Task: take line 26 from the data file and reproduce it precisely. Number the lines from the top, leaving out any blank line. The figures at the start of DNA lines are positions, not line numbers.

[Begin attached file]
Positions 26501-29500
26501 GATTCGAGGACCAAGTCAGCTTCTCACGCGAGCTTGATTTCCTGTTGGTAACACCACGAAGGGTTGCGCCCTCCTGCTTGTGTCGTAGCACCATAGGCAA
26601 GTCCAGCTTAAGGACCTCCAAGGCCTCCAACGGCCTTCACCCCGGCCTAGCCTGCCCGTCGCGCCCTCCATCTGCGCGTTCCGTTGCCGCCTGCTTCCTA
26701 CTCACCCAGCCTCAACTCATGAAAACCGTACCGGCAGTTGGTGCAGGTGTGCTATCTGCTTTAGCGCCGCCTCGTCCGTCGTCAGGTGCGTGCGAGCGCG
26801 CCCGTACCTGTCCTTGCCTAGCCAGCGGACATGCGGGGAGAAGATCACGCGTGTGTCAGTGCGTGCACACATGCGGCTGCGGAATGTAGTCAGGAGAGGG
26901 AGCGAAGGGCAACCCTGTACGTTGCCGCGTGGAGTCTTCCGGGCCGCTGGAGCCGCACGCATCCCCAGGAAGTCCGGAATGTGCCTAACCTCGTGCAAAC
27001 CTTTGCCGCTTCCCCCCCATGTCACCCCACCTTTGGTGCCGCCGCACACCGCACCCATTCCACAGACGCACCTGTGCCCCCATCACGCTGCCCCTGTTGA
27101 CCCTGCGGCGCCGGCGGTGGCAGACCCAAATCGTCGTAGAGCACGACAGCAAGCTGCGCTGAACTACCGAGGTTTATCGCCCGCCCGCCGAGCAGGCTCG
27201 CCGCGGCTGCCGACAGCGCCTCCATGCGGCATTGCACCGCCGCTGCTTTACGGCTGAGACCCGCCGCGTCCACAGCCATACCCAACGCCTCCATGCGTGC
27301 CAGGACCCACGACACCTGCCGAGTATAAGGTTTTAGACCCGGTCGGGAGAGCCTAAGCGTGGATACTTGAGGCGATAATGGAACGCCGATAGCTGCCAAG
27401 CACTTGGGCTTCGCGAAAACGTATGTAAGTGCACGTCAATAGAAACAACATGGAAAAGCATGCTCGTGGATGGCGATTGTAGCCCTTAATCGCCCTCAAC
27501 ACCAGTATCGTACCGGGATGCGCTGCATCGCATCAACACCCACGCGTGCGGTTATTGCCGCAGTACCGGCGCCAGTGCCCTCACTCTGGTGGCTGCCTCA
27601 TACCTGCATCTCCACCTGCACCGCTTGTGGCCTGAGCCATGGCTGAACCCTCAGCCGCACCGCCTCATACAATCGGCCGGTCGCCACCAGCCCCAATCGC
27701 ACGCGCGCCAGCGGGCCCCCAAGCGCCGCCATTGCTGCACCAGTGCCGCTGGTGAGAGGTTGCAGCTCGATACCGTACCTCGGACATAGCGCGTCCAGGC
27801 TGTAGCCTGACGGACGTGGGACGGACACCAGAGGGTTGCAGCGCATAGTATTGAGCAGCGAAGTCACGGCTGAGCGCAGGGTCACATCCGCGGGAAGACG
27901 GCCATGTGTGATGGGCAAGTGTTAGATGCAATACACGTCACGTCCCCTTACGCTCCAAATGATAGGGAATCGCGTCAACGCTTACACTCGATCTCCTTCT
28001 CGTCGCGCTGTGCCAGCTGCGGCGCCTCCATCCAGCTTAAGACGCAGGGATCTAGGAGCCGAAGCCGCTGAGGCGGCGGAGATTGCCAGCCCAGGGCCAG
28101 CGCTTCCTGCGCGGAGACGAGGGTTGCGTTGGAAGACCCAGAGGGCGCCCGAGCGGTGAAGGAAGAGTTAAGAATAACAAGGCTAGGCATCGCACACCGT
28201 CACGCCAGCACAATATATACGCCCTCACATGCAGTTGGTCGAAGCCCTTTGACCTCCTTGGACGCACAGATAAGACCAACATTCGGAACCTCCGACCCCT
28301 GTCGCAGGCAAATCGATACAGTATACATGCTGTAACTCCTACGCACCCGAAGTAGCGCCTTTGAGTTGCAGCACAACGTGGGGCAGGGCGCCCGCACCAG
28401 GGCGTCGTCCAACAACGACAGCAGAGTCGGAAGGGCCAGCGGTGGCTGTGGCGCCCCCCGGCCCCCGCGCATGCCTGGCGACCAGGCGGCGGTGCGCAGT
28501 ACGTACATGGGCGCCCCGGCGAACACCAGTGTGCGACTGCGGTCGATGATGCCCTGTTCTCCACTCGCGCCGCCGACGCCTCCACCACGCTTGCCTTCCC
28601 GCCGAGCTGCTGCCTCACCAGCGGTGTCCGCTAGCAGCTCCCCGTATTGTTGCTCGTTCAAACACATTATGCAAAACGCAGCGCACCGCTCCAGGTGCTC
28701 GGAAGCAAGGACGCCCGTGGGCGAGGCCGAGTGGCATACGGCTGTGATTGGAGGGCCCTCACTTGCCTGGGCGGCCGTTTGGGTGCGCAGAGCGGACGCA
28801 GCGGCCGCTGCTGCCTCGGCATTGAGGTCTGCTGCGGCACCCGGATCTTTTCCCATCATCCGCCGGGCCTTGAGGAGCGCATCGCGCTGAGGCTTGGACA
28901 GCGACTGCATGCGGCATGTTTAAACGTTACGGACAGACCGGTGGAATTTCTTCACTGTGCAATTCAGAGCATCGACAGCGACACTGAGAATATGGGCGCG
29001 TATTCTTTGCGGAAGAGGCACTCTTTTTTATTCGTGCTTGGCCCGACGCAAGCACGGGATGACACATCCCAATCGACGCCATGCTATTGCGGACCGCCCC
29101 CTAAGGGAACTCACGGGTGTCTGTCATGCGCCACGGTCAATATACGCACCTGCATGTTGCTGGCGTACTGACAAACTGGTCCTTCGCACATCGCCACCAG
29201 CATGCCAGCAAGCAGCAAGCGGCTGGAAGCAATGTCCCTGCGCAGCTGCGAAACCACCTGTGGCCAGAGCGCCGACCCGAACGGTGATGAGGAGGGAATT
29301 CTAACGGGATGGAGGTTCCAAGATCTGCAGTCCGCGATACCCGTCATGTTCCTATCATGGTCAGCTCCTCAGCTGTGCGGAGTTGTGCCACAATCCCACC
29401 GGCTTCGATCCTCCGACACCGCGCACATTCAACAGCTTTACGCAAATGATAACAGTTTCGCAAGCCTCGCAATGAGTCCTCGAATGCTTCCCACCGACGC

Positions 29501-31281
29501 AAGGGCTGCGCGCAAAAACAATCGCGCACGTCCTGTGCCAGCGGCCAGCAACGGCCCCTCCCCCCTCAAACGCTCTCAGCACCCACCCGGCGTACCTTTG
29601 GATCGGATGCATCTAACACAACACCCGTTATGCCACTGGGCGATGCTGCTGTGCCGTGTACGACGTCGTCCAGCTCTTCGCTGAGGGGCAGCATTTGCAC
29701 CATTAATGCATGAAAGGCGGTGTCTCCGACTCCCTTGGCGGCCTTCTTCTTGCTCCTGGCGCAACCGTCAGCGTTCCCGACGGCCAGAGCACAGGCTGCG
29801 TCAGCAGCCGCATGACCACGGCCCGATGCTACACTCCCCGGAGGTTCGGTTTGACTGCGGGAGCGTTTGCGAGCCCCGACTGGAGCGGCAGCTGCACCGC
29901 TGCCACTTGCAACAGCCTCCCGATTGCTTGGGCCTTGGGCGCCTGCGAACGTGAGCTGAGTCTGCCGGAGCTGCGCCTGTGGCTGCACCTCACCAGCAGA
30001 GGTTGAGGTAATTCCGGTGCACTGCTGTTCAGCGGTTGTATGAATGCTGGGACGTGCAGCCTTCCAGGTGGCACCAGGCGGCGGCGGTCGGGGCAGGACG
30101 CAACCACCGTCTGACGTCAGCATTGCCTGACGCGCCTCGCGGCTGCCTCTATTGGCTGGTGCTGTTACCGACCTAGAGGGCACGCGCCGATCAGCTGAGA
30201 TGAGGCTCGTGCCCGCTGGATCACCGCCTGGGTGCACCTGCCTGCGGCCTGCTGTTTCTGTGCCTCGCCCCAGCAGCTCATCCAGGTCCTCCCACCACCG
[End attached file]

28901 GCGACTGCATGCGGCATGTTTAAACGTTACGGACAGACCGGTGGAATTTCTTCACTGTGCAATTCAGAGCATCGACAGCGACACTGAGAATATGGGCGCG